Most youth contributors to Sending Messages have been in and out of the system over many years, but many more young people who find themselves in the justice system are low-risk youth, early in their interactions with juvenile courts and detention centers. In April of this year, the Utah Legislature passed HB239. The bill is a continuation of Utah’s growing commitment to restorative justice, a criminal reform philosophy that focuses on victim and community involvement in the rehabilitation of offenders. HB239 aims to reinvest funds currently spent on housing low-risk and first-time youth offenders into evidence-based, early intervention therapeutic and treatment services.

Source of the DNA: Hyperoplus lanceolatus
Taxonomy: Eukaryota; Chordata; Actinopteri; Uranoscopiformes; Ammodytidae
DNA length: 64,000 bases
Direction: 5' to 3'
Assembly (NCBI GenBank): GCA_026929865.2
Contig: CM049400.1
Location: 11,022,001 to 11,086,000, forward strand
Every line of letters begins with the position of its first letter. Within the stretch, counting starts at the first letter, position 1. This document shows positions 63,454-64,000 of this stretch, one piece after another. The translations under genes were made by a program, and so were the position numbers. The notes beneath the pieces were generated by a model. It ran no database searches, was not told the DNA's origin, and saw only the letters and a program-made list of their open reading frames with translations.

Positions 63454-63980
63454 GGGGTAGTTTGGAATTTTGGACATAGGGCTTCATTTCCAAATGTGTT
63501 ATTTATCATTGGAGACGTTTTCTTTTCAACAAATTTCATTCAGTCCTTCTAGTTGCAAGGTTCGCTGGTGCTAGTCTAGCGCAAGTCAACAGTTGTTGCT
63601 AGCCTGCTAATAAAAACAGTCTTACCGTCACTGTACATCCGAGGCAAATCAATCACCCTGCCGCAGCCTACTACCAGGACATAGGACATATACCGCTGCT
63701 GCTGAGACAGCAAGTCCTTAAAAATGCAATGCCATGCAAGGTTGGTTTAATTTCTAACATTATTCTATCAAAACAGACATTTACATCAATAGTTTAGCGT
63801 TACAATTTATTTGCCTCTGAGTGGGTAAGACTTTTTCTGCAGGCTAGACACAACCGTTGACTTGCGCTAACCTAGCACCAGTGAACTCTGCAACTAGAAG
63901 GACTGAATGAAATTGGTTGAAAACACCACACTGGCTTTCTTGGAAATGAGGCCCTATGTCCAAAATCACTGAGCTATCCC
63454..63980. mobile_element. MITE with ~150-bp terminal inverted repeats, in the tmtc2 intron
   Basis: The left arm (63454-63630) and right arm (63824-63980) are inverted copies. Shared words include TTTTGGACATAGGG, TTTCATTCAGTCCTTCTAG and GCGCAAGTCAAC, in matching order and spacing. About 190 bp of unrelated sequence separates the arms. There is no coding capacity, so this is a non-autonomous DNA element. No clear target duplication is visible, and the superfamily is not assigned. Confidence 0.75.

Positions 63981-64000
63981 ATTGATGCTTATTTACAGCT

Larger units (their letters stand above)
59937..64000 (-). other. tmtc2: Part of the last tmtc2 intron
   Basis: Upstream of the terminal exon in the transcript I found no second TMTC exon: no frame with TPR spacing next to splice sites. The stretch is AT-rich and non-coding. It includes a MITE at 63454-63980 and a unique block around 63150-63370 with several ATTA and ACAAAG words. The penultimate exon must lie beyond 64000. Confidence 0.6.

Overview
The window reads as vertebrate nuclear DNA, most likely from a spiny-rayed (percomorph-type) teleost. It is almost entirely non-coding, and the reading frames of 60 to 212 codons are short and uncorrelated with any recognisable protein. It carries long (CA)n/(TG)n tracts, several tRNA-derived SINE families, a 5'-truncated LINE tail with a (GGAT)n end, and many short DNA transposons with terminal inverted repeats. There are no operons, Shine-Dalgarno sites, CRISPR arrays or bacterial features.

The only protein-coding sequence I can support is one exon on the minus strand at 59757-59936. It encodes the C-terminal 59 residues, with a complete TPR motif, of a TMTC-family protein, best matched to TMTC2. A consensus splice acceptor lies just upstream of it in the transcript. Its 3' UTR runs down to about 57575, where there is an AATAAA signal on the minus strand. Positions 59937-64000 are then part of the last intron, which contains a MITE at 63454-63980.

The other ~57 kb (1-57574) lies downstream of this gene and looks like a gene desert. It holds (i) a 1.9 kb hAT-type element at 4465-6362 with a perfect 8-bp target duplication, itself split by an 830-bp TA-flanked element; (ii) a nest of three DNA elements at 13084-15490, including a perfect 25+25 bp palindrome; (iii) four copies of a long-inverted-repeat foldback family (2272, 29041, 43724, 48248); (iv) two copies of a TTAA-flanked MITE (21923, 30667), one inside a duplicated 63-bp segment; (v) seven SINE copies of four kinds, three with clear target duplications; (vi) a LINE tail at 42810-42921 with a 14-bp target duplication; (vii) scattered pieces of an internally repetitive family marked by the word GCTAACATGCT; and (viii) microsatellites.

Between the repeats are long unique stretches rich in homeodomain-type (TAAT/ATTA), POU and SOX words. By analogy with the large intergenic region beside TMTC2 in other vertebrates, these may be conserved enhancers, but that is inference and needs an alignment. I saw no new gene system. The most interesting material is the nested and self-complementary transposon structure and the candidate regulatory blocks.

The Utah Board of Juvenile Justice (UBJJ) invited Sending Messages contributors to share their perspectives on this change in policy. The piece we created, a b-roll video featuring the voices of three young men at Wasatch Youth Center, kicked off a celebratory event in the Gold Room on Capitol Hill on Thursday, October 26th. Contributors BG, P. City, and N. share their paths to incarceration and consider how different resources and responses to their behavior in the past could have impacted the present. Judge Steven Teske, Chief Judge of the Juvenile Court of Clayton County (Atlanta, Georgia), shared powerful keynote remarks on the importance of bravery in spearheading juvenile justice reform efforts, and the legislators responsible for backing the bill as well as UBJJ Youth Member Nindy Le were recognized for their work on youth justice issues in the state.